We argue that the licensing regime is a content-based restraint on speech and therefore must pass the strictest judicial scrutiny, so the government needs a compelling reason for it and has no other way of accomplishing the same goal. The law is a content-based speech regulation in that it is (a) triggered by the content of speech, and (b) justified on the basis of the content that it regulates. The Supreme Court has repeatedly held that a law regulating the content of speech—as opposed to its location, timing, or manner—is subject to strict scrutiny. The justifications offered for the licensing law refer to the “sufficient knowledge” of the guides and the accuracy of their speech. That is as much a content-based justification as saying that people need to be protected from hearing “erroneous” political opinions or “controversial” historical theories.

Finally, we argue that tour guides are not members of a “profession,” such as lawyers, doctors, and accountants, which could merit less First Amendment protection in order to protect the public from harm. Unlike those professions, tour guides don’t have intimate relations with clients. Instead, like most businesses, they simply have customers. The government can’t possibly require authors, public lecturers, or documentary filmmakers to get licensed in order to protect the public from “misinformation,” and it has no more basis for licensing tour guides.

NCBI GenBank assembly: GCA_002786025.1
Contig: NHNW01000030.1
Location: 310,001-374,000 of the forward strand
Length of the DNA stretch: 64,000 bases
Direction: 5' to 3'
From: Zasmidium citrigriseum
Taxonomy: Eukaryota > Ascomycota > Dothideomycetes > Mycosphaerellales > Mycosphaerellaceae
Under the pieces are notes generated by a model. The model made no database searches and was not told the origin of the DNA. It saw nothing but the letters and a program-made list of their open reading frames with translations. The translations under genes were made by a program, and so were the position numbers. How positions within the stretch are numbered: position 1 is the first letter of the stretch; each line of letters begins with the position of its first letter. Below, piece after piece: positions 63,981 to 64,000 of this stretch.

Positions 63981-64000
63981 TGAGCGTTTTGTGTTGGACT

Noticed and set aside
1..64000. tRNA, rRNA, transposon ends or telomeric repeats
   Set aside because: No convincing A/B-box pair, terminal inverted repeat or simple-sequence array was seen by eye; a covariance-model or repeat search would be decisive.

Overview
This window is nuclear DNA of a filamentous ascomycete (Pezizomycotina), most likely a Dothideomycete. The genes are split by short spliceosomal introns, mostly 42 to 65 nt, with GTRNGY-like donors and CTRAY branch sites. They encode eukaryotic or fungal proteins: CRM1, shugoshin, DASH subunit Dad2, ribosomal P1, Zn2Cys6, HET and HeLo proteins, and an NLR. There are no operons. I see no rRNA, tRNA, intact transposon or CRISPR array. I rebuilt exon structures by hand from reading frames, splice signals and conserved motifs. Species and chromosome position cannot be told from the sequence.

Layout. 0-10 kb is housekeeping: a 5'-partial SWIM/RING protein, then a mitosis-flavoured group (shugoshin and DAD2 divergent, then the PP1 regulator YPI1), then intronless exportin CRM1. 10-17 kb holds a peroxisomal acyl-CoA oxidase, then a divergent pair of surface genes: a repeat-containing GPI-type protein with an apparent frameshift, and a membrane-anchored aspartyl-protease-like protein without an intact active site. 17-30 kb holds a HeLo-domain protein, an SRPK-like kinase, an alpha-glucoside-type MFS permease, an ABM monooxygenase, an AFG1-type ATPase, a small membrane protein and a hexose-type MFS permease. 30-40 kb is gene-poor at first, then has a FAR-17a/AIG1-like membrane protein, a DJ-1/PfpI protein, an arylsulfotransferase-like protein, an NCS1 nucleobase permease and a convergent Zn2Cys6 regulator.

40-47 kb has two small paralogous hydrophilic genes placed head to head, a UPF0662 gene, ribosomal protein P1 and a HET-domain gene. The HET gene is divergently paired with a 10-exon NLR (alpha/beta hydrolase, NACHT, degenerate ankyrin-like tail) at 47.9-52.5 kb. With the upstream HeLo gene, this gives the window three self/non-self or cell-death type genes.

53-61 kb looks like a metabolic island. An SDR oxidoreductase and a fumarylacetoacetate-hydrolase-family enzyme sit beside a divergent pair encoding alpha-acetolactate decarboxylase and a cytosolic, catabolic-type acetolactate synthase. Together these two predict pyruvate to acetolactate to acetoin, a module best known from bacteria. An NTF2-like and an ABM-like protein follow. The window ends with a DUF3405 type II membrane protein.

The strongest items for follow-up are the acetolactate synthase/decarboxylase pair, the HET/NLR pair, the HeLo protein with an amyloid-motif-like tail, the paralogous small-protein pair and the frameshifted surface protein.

The Fifth Circuit will hear argument in Kagan v. City of New Orleans early in the new year.

Against Forced Unionization

The Supreme Court has long applied exacting scrutiny to limitations placed on the freedoms of speech and association. Unfortunately, the Court has not extended such protection to those forcibly unionized.

In Abood v. Detroit Board of Education (1977), the Court accepted that promoting “labor peace”—limiting the number of competing workplace interests that bargain over the conditions of employment—was an interest so compelling that a state may mandate its employees’ association with a labor union, forcing them to subsidize that union’s speech and submit to it as their exclusive representative for negotiating with the government regarding their employment. Since that time, more than a dozen states have forcibly unionized independent contractors who are paid through Medicaid.